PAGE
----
Policy analysis by MMHA member, Centre for Mental Health, determines that equitable integrated service provision is the logical and economical next step in the evolution of perinatal mental health care in the UK. It would close a major gap and ensure women get timely access to help for their mental health needs.

Alison Morton, Executive Director iHV, said:

“Even before COVID-19, there were many system challenges to ensuring that all families had access to the right care and treatment, at the right time, for their mental health and wellbeing. Against a backdrop of rising levels of unmet need, we now need to do better. I am therefore delighted to see this robust and long-awaited research published today – it  presents a sound economic case for health visiting, as an  evidence-based solution to some of these challenges, with a fully costed model of care which demonstrates significant savings alongside improving the lives of families experiencing perinatal mental health problems.

“This report is a significant resource for policy makers looking to deliver the Government’s Start for Life commitment to improve parents’ access to perinatal mental health support and give every child  the best start in life. With such clear evidence, it is vital that the Government acts now to strengthen the health visiting service in England as part of an effective integrated system of perinatal mental health support for families.”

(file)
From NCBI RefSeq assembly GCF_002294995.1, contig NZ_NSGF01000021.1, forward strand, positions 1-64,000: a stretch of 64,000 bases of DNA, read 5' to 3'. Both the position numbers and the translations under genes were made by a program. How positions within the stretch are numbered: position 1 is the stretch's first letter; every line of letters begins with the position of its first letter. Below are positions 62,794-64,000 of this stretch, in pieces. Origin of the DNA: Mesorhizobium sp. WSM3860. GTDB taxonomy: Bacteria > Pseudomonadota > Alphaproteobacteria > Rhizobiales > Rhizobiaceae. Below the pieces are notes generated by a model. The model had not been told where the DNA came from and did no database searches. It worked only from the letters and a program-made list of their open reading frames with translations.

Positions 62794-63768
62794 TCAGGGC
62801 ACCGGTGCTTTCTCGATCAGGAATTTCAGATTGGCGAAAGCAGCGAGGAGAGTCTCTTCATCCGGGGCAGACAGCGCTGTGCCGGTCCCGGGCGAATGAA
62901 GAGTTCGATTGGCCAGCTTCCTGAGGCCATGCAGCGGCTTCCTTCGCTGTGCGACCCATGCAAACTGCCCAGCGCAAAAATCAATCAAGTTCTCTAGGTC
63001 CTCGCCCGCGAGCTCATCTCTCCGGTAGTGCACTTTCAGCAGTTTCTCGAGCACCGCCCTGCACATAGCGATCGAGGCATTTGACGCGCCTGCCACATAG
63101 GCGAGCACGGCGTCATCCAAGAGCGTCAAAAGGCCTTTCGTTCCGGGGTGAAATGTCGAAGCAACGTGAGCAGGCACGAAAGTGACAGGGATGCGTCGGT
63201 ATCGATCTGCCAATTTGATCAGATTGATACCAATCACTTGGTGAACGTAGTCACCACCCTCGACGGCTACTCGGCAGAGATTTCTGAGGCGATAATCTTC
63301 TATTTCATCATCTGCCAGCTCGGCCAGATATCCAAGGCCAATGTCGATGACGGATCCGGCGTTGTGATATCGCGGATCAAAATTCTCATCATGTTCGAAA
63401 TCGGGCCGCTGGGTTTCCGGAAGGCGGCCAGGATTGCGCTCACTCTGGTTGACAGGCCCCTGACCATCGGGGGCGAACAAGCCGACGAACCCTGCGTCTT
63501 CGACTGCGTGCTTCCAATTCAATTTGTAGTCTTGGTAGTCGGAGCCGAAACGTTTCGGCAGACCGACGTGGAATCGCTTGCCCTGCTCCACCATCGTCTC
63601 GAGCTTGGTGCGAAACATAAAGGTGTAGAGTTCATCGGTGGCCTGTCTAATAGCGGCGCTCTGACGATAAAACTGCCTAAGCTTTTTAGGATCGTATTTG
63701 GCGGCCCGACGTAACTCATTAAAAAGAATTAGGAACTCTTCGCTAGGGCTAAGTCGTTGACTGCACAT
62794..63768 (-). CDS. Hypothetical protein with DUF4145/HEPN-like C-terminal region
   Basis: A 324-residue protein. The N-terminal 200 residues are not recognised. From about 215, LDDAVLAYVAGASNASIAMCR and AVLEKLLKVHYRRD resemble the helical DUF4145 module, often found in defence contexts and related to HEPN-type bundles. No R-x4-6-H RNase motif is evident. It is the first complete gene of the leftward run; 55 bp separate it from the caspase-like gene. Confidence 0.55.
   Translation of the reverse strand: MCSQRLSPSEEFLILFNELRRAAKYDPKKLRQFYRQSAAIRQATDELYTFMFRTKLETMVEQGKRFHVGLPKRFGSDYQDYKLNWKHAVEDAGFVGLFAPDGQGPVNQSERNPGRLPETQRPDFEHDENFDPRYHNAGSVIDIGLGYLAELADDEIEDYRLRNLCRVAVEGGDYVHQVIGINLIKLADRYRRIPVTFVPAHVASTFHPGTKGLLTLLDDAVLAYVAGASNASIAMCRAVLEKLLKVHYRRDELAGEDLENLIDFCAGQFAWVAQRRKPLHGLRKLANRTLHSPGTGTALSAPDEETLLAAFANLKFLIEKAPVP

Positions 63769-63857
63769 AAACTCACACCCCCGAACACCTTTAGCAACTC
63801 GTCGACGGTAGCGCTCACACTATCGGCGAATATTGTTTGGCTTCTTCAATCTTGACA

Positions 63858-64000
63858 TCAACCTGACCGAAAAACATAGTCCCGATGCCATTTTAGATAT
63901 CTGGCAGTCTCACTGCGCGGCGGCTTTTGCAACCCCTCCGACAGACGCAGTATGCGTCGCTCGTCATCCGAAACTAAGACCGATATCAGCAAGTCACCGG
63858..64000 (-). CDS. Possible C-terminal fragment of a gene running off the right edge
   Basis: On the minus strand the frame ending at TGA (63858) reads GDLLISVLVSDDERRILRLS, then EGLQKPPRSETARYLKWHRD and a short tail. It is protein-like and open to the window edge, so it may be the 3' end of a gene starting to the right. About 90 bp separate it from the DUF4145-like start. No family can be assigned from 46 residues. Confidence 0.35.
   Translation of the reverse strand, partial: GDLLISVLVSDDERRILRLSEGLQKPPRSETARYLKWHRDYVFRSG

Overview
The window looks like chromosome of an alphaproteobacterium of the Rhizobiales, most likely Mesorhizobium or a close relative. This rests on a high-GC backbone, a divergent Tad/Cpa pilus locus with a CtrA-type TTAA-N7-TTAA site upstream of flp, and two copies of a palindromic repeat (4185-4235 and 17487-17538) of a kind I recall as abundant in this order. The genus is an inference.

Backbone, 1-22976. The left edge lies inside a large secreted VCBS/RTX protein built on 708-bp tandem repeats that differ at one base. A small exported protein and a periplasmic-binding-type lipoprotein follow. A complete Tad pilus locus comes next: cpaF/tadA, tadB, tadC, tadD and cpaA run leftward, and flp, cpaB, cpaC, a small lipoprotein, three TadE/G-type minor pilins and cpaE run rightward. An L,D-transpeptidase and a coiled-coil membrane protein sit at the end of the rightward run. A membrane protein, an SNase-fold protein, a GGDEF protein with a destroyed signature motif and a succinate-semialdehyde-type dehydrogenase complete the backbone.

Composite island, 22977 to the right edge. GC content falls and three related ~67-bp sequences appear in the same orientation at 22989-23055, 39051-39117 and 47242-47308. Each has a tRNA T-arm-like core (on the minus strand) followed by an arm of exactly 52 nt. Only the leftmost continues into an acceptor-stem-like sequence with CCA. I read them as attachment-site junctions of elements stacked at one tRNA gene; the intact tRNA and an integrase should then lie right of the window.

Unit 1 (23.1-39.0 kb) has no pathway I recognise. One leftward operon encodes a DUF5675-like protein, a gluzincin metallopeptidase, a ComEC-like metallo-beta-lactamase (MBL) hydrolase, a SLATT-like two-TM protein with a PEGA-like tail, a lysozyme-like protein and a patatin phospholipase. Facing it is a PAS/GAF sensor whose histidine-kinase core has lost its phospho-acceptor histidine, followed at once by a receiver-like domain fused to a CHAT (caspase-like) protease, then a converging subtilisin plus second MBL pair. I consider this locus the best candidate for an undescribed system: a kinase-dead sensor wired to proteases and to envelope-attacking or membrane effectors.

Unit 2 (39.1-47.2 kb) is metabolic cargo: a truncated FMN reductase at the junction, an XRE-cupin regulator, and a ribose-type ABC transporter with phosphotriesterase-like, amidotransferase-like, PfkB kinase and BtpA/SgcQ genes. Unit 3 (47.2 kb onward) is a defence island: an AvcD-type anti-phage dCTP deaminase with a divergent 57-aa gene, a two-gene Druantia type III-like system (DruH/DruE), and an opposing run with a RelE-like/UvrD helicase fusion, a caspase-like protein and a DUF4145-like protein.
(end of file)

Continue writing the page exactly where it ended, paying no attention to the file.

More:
Melita Walker, Head of Mental Health iHV, added:

“Mental health problems in the perinatal period are common and as all families have a health visitor, they are ideally placed to offer skilled, professional support quickly when it’s needed. However, current shortages of health visitors make that difficult, and many families are missing out on effective early help for common mental health problems.

“This new report demonstrates that health visiting has a clinically effective and cost-effective role in perinatal mental health care, identifying families at risk of or suffering from mental health problems and facilitating access to, or providing, effective evidence-based treatments as part of their routine work with women and their families during the perinatal period.